For this exhibition, Cat has created seven new wall-hung leather sculptures — shrouds that speak to what is obscured. On one level they are explorations of form, sketch-like referencing classical sculpture, anatomy and life drawing. Yet they also suggest diverse narratives around the seen and the unseen, memory and grief, transience and mortality and the interplay of sculpture and the monument.
From the Renaissance to the 21st century, worm-ridden to diamond-encrusted, skulls have featured in western art. Here Cat brings her distinctive take on the tradition allowing her chosen medium to drape and mould — almost theatrically but ultimately simply and quietly suggestive.
The sense of memento mori in these works connects conceptually very directly with two other projects in which Cat is engaged. At the end the month she opens a new exhibition — The Horses Stayed Behind
— of work produced during her Tylee Cottage Artist Residency at the Sarjeant Gallery in Wanganui. The centrepeice is a large wall work of 500 Victorian hair-wreathes. Made of horsehair, the work records the New Zealand horses that went to World War 1 and never returned. In August, she will be representing New Zealand in the TRIO Sculpture Biennale in Rio de Janeiro in Brazil where her work, building on this Wellington exhibition, will explore contemporary sculpture’s engagement with public monument.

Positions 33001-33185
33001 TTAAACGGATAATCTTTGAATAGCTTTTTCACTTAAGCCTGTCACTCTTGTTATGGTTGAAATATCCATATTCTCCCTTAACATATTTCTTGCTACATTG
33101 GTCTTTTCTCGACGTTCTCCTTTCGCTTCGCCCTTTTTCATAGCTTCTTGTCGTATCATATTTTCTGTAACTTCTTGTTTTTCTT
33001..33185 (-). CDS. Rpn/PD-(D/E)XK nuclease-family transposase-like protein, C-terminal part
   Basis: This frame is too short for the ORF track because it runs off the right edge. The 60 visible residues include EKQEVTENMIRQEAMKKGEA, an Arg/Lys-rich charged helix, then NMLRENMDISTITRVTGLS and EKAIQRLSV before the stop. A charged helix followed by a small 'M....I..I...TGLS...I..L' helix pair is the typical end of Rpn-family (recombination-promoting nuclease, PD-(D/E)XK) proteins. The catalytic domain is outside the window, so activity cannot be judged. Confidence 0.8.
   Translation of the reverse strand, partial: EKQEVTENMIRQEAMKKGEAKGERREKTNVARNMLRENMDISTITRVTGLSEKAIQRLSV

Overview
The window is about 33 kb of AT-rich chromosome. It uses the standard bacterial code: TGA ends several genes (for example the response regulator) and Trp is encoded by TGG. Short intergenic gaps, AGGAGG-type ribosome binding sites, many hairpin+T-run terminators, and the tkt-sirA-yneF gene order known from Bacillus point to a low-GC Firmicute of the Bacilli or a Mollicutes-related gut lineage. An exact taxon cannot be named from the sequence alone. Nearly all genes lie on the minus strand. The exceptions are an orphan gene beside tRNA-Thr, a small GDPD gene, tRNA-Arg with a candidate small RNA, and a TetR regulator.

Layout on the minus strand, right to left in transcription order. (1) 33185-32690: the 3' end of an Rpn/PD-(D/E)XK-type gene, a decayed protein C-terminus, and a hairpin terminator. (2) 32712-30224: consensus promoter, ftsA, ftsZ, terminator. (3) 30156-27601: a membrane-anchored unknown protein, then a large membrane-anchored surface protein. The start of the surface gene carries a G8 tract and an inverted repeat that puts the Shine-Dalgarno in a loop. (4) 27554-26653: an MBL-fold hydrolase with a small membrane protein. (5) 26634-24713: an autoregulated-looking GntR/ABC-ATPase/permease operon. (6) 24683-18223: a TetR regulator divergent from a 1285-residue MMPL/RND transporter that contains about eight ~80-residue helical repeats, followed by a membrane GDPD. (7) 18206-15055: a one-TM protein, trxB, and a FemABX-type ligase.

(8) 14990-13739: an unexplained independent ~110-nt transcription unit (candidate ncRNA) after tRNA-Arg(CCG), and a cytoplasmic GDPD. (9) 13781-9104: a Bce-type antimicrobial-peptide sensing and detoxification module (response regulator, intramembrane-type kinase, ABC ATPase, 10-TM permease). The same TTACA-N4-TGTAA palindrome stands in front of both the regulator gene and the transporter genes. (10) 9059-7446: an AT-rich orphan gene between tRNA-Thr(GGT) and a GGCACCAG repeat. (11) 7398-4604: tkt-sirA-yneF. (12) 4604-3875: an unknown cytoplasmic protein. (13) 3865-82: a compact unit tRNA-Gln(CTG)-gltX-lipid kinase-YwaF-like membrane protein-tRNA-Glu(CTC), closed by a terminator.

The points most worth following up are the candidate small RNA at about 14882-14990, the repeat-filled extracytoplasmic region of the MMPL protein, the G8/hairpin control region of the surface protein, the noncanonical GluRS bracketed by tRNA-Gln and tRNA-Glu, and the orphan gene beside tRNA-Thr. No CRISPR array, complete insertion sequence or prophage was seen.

After Brazil, Cat will spend a year completing a Master of Fine Arts at Northumbria University in Newcastle.
Image: Cat Auburn – Shroud, 2015, leather, 320 x 200 x 120 mm
Press release courtesy Bartley & Company Art.